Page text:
The US economy is growing steadily with little sign of change of pace, but businesses are generally more optimistic about the future, according to the Federal Reserve's newest Beige Book report Wednesday.
The survey of regional economies reiterated the "modest to moderate" description of activity of the past half-year, but noted that in a number of regions, there are some signs of tightening in the labor market, with companies having trouble filling skilled positions.
The report, which is used by the Federal Open Market Committee to help shape monetary policy, was cautiously upbeat, as has been the case since the end of the first quarter, when extremely harsh winter weather forced the economy to contract.
The rebound since then has been firm but its strength remains in question, with the survey, covering late July and August, noting only "slight to moderate" gains in consumer spending and real estate and construction weakness in half of the Fed's 12 districts.
It said that the service industry, excluding banks, reported improving business, but manufacturing was more mixed.
However, the report noted that "among districts reporting on their firms' near-term expectations, the manufacturing outlook remained generally upbeat."
The report underscored that, even with the pace of activity largely unchanged, there were rising expectations for the next half-year.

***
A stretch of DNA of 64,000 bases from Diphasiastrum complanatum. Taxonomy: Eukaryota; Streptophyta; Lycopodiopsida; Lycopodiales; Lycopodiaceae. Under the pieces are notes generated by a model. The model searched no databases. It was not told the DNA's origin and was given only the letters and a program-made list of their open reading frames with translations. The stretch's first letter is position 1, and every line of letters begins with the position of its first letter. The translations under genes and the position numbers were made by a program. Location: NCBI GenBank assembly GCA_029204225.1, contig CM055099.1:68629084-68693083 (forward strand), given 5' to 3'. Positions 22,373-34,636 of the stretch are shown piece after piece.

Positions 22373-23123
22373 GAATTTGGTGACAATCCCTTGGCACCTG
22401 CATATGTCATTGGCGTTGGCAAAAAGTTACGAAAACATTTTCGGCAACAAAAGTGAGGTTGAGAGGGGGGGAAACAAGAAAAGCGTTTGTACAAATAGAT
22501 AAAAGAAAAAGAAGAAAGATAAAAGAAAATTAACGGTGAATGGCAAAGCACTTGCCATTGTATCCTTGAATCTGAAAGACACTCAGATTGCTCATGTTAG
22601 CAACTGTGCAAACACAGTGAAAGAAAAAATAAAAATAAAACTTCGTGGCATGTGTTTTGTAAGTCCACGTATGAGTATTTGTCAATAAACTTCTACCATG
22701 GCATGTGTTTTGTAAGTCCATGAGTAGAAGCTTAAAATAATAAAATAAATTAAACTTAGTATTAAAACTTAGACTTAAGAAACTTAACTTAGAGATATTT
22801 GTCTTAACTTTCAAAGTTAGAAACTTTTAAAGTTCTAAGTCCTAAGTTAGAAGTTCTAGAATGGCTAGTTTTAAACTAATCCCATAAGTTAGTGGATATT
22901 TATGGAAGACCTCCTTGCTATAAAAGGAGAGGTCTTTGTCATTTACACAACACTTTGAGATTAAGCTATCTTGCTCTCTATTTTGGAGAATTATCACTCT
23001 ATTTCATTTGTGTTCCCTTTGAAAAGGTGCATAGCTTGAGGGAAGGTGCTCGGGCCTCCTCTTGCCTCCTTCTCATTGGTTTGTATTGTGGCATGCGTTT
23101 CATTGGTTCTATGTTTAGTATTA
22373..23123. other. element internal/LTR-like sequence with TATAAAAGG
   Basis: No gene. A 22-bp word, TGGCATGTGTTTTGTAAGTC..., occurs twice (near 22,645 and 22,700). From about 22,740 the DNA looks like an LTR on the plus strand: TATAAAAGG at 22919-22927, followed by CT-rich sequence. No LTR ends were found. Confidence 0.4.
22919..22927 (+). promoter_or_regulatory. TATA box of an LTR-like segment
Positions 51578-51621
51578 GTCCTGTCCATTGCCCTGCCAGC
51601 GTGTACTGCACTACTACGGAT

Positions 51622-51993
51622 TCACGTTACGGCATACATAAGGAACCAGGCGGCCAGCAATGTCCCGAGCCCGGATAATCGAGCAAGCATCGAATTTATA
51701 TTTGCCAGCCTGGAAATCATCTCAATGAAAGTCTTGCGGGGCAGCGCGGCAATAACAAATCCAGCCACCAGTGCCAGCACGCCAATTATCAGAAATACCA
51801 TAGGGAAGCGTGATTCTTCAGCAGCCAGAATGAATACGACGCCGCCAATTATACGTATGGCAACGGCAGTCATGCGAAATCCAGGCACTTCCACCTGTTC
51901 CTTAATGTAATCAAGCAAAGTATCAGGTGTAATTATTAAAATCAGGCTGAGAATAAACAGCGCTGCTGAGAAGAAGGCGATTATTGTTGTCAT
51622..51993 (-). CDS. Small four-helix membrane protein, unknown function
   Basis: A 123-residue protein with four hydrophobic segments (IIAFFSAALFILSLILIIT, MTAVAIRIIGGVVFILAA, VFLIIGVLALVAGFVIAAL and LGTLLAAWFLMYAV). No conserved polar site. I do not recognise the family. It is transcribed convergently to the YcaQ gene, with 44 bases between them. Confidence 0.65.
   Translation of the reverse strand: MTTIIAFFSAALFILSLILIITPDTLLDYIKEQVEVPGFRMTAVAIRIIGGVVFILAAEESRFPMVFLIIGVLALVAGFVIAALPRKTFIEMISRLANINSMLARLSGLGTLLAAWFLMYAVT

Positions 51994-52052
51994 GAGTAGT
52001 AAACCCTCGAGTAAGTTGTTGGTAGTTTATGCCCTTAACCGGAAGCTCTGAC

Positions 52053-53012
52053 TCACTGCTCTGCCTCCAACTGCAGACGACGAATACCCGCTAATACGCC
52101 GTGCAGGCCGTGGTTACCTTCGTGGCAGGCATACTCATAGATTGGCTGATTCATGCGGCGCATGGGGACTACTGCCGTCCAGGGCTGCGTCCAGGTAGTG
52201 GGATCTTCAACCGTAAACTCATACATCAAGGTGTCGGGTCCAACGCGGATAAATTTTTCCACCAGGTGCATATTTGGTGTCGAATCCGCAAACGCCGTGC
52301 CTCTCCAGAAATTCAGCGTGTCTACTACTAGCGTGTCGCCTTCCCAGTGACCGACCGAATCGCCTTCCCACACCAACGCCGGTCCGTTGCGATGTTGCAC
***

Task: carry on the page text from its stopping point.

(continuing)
Five districts reported that contacts "generally remained optimistic about future growth; most of the other districts cited various examples of ongoing optimism from specific sectors."
Among key indicators of activity, auto sales in some areas were hot but in others were beginning to fall from recent peaks; tourism was widely improved with higher hotel occupancy rates ; and bank lending was on the rise, though mainly for car and truck purchases.
On the other hand, home loan demand had fallen off, and home sales and construction was also largely flat.
And though a number of districts reported shortages of workers with specific skills -- information technology workers, truck drivers, energy sector workers and construction workers -- wages were mostly unchanged, suggesting some slack remains in the jobs market.
Likewise, the Beige Book said, inflation was tame: "Overall, price pressures remained largely unchanged."
Fed Chair Janet Yellen has repeatedly cited continued slack in employment, and little inflationary pressure, to justify the FOMC holding its benchmark federal funds interest rate at the zero level to support the economy.
The FOMC next meets to review monetary policy on September 16-17.